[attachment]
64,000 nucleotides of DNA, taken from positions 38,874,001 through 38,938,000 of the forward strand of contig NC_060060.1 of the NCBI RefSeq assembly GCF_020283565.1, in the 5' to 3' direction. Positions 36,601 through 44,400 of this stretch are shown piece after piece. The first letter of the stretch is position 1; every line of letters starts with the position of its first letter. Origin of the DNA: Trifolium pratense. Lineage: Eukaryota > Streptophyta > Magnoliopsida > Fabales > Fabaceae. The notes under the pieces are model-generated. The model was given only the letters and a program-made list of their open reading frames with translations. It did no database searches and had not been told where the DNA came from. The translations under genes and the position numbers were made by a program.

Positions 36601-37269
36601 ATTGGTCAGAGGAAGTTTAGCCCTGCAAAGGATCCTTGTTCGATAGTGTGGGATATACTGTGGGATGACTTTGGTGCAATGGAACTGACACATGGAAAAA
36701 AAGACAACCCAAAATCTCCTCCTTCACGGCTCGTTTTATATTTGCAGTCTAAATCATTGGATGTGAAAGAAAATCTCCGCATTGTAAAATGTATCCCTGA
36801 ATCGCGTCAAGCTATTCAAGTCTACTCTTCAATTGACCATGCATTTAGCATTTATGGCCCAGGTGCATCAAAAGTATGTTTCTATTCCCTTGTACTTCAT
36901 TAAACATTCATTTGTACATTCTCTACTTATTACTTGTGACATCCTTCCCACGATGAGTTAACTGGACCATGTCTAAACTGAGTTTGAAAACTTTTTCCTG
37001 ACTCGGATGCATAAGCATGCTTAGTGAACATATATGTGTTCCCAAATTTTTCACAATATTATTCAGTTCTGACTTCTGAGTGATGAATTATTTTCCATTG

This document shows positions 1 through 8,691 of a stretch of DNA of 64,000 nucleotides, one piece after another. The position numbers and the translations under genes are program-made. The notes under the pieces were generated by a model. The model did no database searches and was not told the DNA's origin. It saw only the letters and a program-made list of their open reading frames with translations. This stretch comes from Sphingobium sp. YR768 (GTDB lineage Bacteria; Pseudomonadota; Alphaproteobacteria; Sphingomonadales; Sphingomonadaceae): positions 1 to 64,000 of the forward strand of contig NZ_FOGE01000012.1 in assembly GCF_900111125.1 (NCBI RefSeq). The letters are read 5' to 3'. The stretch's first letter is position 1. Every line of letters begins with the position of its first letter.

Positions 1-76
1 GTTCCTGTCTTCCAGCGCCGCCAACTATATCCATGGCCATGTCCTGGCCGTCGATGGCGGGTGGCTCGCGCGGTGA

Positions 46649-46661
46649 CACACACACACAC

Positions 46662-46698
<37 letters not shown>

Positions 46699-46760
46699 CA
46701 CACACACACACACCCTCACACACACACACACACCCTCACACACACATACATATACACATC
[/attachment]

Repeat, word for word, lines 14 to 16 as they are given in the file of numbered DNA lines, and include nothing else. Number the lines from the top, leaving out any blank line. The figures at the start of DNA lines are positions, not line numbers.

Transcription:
<37 letters not shown>

Positions 46699-46760
46699 CA